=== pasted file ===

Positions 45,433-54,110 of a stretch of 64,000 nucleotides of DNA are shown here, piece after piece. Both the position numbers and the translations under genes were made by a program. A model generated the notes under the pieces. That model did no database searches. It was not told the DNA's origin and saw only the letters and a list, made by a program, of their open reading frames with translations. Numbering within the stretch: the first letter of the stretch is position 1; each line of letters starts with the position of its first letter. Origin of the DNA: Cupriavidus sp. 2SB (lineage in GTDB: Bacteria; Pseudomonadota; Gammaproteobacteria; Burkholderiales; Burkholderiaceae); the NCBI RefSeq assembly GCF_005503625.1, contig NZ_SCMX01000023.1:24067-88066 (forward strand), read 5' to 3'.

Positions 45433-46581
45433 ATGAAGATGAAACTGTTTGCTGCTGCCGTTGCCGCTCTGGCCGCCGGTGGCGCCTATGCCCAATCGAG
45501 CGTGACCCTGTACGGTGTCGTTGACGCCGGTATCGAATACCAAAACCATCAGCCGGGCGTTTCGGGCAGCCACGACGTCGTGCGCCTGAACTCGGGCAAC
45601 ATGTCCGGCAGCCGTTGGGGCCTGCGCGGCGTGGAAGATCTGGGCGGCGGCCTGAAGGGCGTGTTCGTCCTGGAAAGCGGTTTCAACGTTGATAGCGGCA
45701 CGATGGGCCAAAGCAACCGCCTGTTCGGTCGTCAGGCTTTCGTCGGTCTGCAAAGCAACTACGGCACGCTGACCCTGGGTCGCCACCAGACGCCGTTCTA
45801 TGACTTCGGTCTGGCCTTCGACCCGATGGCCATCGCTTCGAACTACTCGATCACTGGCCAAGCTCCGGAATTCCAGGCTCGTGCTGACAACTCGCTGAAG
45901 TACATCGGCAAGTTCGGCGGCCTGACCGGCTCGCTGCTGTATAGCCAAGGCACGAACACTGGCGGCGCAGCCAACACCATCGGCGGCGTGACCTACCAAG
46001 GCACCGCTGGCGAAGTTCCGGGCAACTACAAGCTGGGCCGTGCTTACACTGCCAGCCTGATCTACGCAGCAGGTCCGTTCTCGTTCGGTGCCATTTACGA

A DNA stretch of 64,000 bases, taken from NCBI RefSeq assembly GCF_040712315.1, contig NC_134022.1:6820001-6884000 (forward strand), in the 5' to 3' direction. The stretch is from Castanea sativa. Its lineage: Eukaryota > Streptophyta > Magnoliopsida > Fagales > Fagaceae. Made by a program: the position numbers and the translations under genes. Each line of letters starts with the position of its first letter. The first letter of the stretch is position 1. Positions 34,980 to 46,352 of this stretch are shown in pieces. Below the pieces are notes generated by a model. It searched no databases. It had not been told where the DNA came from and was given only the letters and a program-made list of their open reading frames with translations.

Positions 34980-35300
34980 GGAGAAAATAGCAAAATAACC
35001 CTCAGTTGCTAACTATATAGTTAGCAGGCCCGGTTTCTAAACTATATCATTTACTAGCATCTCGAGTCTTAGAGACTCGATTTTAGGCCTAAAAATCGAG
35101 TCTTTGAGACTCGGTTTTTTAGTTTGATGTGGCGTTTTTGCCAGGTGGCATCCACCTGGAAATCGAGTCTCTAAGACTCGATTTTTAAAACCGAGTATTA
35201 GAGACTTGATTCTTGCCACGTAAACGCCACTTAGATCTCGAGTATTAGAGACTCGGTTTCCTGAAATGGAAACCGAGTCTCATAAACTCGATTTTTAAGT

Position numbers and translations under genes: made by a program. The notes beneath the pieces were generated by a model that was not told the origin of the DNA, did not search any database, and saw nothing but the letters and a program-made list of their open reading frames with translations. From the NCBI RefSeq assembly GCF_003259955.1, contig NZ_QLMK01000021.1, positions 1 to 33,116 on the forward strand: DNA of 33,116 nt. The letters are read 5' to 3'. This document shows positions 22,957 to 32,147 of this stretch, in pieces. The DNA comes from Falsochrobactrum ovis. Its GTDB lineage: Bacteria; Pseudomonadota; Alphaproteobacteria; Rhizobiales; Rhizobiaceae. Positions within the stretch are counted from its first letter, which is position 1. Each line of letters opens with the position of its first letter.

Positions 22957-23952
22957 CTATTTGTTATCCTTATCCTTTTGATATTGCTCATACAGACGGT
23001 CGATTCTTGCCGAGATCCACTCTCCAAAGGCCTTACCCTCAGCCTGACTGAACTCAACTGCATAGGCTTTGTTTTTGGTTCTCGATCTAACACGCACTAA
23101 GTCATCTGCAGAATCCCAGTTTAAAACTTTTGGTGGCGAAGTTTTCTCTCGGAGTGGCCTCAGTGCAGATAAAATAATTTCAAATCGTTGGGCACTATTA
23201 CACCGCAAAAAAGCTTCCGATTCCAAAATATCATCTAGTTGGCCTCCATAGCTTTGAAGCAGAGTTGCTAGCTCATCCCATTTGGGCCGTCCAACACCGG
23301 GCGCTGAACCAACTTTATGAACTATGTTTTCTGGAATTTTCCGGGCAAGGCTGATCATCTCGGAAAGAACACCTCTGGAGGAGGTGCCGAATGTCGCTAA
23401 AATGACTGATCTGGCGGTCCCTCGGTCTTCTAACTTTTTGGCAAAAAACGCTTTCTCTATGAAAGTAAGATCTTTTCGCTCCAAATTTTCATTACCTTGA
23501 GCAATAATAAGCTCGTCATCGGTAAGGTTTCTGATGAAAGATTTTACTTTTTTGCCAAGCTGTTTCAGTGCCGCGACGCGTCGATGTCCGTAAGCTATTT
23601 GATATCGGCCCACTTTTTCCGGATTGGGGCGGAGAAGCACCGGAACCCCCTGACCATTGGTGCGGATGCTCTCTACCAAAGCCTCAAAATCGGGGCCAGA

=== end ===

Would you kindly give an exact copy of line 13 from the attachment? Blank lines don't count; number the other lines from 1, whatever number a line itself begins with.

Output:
35001 CTCAGTTGCTAACTATATAGTTAGCAGGCCCGGTTTCTAAACTATATCATTTACTAGCATCTCGAGTCTTAGAGACTCGATTTTAGGCCTAAAAATCGAG